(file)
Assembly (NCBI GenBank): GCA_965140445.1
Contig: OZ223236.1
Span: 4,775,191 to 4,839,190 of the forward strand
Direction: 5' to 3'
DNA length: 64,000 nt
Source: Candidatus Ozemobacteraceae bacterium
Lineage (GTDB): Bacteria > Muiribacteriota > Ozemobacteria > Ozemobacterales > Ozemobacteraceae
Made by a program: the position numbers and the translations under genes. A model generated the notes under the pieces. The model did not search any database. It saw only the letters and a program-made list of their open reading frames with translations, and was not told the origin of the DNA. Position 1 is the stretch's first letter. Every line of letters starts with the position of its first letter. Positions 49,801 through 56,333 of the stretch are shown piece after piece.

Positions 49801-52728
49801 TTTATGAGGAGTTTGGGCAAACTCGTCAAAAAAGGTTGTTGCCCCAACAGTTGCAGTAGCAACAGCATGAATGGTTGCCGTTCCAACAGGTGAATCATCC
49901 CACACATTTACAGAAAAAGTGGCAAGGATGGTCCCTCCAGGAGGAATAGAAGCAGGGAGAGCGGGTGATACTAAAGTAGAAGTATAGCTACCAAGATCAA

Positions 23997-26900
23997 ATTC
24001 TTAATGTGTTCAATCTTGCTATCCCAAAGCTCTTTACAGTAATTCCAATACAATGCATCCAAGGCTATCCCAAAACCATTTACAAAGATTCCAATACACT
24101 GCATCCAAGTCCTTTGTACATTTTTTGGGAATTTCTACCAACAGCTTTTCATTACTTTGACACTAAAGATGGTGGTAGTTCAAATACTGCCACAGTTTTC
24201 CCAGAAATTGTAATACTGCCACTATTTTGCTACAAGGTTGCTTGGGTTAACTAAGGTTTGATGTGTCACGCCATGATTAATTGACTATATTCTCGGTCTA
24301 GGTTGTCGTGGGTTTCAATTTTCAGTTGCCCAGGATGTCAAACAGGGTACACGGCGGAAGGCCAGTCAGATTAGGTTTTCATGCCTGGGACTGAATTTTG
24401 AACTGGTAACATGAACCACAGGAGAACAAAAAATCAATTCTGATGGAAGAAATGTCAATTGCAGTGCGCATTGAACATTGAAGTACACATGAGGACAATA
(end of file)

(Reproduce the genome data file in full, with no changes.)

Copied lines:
Assembly (NCBI GenBank): GCA_965140445.1
Contig: OZ223236.1
Span: 4,775,191 to 4,839,190 of the forward strand
Direction: 5' to 3'
DNA length: 64,000 nt
Source: Candidatus Ozemobacteraceae bacterium
Lineage (GTDB): Bacteria > Muiribacteriota > Ozemobacteria > Ozemobacterales > Ozemobacteraceae
Made by a program: the position numbers and the translations under genes. A model generated the notes under the pieces. The model did not search any database. It saw only the letters and a program-made list of their open reading frames with translations, and was not told the origin of the DNA. Position 1 is the stretch's first letter. Every line of letters starts with the position of its first letter. Positions 49,801 through 56,333 of the stretch are shown piece after piece.

Positions 49801-52728
49801 TTTATGAGGAGTTTGGGCAAACTCGTCAAAAAAGGTTGTTGCCCCAACAGTTGCAGTAGCAACAGCATGAATGGTTGCCGTTCCAACAGGTGAATCATCC
49901 CACACATTTACAGAAAAAGTGGCAAGGATGGTCCCTCCAGGAGGAATAGAAGCAGGGAGAGCGGGTGATACTAAAGTAGAAGTATAGCTACCAAGATCAA

Positions 23997-26900
23997 ATTC
24001 TTAATGTGTTCAATCTTGCTATCCCAAAGCTCTTTACAGTAATTCCAATACAATGCATCCAAGGCTATCCCAAAACCATTTACAAAGATTCCAATACACT
24101 GCATCCAAGTCCTTTGTACATTTTTTGGGAATTTCTACCAACAGCTTTTCATTACTTTGACACTAAAGATGGTGGTAGTTCAAATACTGCCACAGTTTTC
24201 CCAGAAATTGTAATACTGCCACTATTTTGCTACAAGGTTGCTTGGGTTAACTAAGGTTTGATGTGTCACGCCATGATTAATTGACTATATTCTCGGTCTA
24301 GGTTGTCGTGGGTTTCAATTTTCAGTTGCCCAGGATGTCAAACAGGGTACACGGCGGAAGGCCAGTCAGATTAGGTTTTCATGCCTGGGACTGAATTTTG
24401 AACTGGTAACATGAACCACAGGAGAACAAAAAATCAATTCTGATGGAAGAAATGTCAATTGCAGTGCGCATTGAACATTGAAGTACACATGAGGACAATA